Poster Presentation The 13th International Congress of the Immunology of Diabetes Society 2013

CD8 infiltration of the exocrine pancreas is a common pathological feature of human type 1 and type 2 diabetes (#114)

Teresa Rodriguez-Calvo 1 , Ghanashyam Sarikonda 1 , Natalie Amirian 1 , Sowbarnika Sachithanantham 1 , Matthias von Herrath 1 2
  1. La Jolla Institute for Allergy and Immunology, La Jolla, California, USA
  2. Novo Nordisk Diabetes Research & Development Center, Seattle, Washington, USA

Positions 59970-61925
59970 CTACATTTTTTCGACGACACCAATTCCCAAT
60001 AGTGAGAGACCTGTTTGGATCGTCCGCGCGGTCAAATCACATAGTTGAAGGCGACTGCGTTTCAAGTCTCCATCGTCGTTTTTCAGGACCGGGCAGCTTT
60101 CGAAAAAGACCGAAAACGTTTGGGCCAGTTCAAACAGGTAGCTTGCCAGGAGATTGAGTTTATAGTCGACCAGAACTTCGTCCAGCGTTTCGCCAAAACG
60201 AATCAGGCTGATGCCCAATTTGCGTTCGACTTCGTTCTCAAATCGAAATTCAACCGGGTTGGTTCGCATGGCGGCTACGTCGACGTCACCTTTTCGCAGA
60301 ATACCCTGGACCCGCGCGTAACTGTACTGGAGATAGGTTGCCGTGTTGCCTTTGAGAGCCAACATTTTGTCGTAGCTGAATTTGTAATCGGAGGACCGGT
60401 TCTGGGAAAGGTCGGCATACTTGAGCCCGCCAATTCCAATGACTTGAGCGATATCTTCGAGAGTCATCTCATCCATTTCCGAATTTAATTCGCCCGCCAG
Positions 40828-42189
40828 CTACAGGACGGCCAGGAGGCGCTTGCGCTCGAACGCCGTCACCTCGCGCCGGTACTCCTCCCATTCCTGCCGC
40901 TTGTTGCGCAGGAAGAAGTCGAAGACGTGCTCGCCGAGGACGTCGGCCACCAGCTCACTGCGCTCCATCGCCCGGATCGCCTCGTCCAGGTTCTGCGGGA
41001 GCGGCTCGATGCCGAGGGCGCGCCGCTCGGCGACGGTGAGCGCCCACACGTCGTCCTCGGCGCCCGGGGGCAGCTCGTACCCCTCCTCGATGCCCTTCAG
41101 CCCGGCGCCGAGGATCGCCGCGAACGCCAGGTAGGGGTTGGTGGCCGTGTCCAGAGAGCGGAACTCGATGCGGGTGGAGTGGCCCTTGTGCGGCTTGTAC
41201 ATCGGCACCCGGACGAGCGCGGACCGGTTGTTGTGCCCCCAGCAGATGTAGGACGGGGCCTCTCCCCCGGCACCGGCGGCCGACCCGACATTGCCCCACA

Type 1 diabetes (T1D) results from a complex interplay between varying degrees of genetic susceptibility and environmental factors which have been implicated in the pathogenesis of disease both as triggers and potentiators of beta cell destruction. Activated T cells, and more specifically CD8 T cells, are the main cell type implicated in the pathogenesis of the disease and when exposed chronically to low doses of antigen, are significantly skewed toward a proinflammatory phenotype. Here we report that CD8 T cells are abundant in the exocrine pancreas of diabetic subjects, and not only in the endocrine areas. Autoantibody positive, T1D and T2D subjects present significantly higher CD8 T cell density in the pancreas without the presence of prominent insulitis, indicating that there is spontaneous infiltration of the exocrine pancreas and not only of the islets. CD8 T cells are present in the exocrine pancreas in large numbers even in diabetic subjects without remaining insulin containing islets (ICIs), which indicates a possible major role of the exocrine pancreas in the initiation/development of disease. Our study provides the first information on the precise tissue distribution of CD8 T cells in healthy, pre-diabetic and diabetic subjects and could point towards a hence unknown cause for this disease that is not exclusively autoimmune in nature.